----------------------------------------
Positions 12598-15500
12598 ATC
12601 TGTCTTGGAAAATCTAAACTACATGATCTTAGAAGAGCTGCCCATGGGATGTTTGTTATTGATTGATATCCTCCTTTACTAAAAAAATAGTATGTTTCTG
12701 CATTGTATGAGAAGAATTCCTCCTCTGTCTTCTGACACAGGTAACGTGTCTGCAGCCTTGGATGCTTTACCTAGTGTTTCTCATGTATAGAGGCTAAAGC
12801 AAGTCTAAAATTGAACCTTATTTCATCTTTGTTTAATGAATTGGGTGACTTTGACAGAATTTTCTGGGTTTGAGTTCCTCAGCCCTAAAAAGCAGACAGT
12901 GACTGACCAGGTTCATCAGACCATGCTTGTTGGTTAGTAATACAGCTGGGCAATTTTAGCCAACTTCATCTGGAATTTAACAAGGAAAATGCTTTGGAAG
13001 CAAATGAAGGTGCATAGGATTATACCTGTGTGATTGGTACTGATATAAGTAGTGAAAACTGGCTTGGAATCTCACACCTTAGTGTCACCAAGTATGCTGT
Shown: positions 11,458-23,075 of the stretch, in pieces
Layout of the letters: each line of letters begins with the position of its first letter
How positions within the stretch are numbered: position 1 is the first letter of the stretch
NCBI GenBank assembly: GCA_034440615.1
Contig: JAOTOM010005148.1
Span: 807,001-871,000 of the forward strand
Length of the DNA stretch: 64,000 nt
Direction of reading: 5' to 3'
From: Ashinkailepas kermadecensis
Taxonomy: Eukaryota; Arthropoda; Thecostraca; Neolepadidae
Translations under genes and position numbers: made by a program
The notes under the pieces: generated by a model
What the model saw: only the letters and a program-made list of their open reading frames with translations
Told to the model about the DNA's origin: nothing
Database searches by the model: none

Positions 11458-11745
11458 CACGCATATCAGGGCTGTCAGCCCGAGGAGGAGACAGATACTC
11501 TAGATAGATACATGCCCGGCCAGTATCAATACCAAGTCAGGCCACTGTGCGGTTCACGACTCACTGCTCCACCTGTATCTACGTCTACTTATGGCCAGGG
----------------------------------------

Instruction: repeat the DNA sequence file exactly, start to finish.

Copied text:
Positions 12598-15500
12598 ATC
12601 TGTCTTGGAAAATCTAAACTACATGATCTTAGAAGAGCTGCCCATGGGATGTTTGTTATTGATTGATATCCTCCTTTACTAAAAAAATAGTATGTTTCTG
12701 CATTGTATGAGAAGAATTCCTCCTCTGTCTTCTGACACAGGTAACGTGTCTGCAGCCTTGGATGCTTTACCTAGTGTTTCTCATGTATAGAGGCTAAAGC
12801 AAGTCTAAAATTGAACCTTATTTCATCTTTGTTTAATGAATTGGGTGACTTTGACAGAATTTTCTGGGTTTGAGTTCCTCAGCCCTAAAAAGCAGACAGT
12901 GACTGACCAGGTTCATCAGACCATGCTTGTTGGTTAGTAATACAGCTGGGCAATTTTAGCCAACTTCATCTGGAATTTAACAAGGAAAATGCTTTGGAAG
13001 CAAATGAAGGTGCATAGGATTATACCTGTGTGATTGGTACTGATATAAGTAGTGAAAACTGGCTTGGAATCTCACACCTTAGTGTCACCAAGTATGCTGT
Shown: positions 11,458-23,075 of the stretch, in pieces
Layout of the letters: each line of letters begins with the position of its first letter
How positions within the stretch are numbered: position 1 is the first letter of the stretch
NCBI GenBank assembly: GCA_034440615.1
Contig: JAOTOM010005148.1
Span: 807,001-871,000 of the forward strand
Length of the DNA stretch: 64,000 nt
Direction of reading: 5' to 3'
From: Ashinkailepas kermadecensis
Taxonomy: Eukaryota; Arthropoda; Thecostraca; Neolepadidae
Translations under genes and position numbers: made by a program
The notes under the pieces: generated by a model
What the model saw: only the letters and a program-made list of their open reading frames with translations
Told to the model about the DNA's origin: nothing
Database searches by the model: none

Positions 11458-11745
11458 CACGCATATCAGGGCTGTCAGCCCGAGGAGGAGACAGATACTC
11501 TAGATAGATACATGCCCGGCCAGTATCAATACCAAGTCAGGCCACTGTGCGGTTCACGACTCACTGCTCCACCTGTATCTACGTCTACTTATGGCCAGGG